3. Extract the Data 

The third step of the process is to collect data. There are multiple ways to get the data, such as web scraping yourself or sourcing it from a data vendor. 

Make sure that the review data is extracted frequently, and the extraction and analysis are automated. 

4. Analyze the Data

The widely used method of finding out your reputation is by monitoring the sentiment of the review data. Using a tool such as MonkeyLearn- you can classify reviews into positive, negative and neutral. 

The scope of sentiment analysis is not limited to opinion finding; it can extract attributes of the opinion such as

  • Polarity: if the speaker expresses a positive, negative or a neutral opinion
  • Subject: the subject that is being discussed
  • Intent: Intent analysis sheds light into context and motivation for a review

Identifying and understanding these elements of the data will help you figure out what the data means for your business. 

5. Monitor and Benchmark Reputation Scores

Based on the insights from your analysis – you need to benchmark your reputation scores against competing products. 

You should extract new reviews every day, perform the analysis and apply course corrections. A visualization tool like Tableau would be a great way to see how your course corrections are performing. 

Why Automated Reputation Analysis Is the Best Choice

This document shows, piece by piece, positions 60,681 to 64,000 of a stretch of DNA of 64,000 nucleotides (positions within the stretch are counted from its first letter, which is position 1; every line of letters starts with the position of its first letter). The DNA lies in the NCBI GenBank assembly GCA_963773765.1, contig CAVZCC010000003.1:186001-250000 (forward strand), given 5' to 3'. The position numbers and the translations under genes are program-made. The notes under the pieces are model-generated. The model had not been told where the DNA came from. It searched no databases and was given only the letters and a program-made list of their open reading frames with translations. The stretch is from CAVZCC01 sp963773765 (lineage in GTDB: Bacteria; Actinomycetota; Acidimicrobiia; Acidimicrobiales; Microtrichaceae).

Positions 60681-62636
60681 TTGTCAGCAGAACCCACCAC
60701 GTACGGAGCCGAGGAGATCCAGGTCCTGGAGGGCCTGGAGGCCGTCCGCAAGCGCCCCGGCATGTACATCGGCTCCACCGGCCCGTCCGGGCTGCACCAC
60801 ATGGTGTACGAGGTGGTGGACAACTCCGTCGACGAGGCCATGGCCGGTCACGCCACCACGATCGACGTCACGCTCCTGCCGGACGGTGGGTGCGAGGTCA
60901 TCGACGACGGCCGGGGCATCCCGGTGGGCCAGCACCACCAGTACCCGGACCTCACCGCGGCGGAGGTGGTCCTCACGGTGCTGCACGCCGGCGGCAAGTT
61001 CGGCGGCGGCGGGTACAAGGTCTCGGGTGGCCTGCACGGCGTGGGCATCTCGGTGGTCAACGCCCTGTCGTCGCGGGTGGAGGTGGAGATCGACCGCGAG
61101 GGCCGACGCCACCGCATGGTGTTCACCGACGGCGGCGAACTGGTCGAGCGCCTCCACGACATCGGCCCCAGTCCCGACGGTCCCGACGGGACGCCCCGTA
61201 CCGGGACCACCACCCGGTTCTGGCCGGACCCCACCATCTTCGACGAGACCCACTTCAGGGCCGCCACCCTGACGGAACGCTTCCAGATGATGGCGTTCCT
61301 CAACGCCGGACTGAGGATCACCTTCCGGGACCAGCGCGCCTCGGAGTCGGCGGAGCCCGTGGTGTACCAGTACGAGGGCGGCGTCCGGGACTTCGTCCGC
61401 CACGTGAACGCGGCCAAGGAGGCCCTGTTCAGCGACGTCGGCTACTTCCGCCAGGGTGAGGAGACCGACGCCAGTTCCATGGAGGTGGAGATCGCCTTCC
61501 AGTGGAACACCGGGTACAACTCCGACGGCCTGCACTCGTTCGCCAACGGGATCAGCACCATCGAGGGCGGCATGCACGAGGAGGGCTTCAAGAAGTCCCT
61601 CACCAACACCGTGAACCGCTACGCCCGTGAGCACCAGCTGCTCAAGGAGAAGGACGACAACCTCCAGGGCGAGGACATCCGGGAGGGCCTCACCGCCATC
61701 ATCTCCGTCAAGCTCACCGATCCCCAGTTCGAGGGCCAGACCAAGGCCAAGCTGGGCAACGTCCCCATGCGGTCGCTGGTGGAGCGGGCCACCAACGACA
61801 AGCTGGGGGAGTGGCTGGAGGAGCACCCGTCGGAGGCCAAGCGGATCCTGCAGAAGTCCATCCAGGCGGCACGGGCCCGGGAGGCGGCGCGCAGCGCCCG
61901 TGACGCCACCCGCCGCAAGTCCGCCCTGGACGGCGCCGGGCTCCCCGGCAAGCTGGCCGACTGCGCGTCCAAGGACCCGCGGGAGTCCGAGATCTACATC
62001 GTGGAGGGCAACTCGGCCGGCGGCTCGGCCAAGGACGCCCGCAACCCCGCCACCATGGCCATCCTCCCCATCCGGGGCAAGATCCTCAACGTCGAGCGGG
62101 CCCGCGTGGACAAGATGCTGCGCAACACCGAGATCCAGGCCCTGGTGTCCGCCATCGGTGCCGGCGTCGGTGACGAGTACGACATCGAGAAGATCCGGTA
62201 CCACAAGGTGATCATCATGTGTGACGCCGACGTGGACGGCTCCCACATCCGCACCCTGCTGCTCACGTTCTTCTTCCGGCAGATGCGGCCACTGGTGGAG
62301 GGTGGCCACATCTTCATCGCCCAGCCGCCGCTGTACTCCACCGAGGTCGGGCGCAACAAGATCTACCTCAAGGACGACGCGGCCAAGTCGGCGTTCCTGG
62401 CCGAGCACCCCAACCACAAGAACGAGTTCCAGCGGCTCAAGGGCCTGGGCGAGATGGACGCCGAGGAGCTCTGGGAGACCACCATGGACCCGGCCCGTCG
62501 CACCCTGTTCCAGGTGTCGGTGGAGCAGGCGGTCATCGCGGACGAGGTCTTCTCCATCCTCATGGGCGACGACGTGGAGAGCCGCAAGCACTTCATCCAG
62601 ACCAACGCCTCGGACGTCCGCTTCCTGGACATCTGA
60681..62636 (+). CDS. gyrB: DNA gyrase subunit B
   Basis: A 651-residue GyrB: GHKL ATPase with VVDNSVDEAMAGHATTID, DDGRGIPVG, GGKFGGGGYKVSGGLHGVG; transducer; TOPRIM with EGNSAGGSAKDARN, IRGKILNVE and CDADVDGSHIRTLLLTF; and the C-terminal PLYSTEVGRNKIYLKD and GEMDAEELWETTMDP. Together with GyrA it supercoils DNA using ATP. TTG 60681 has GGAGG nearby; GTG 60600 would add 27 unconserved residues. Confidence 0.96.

There can be thousands of reviews to analyze every day, week, or month, so automating the process could be a huge time saver and make your efforts efficient in various ways. 


Imagine manually evaluating thousands of customer reviews to identify brand reputation problems. There is just too much data and too little time which humans can't handle. 

An automated reputation audit using sentiment analysis can process data in a more scalable way. 


As a brand manager – you want to understand what is happening with the brand reputation before it becomes a PR nightmare. Getting these results in a speedy fashion is critical. 

Machines and automated processes can do this faster than humans, making it a better option for getting information quickly. 


Humans tend to be biased; machines are not. Using a sentiment analysis system, brand managers can apply the same criteria to all of their data at a larger scale, improving data consistency.

Start Auditing Your Business’ Reputation

People love maintaining the status quo, so taking the first step in auditing your business is always the hardest. 

As a salesperson, my job is to influence people to take that first step.  If you don’t, your competition will and catching up later won’t be easy. 

Hesitation to take the first step damaged a lot of consumer brands who, at one time, were the crown jewels of their industries.

Data-driven brands are turning data into profits and you can do it too. Start with a simple brand reputation monitoring approach.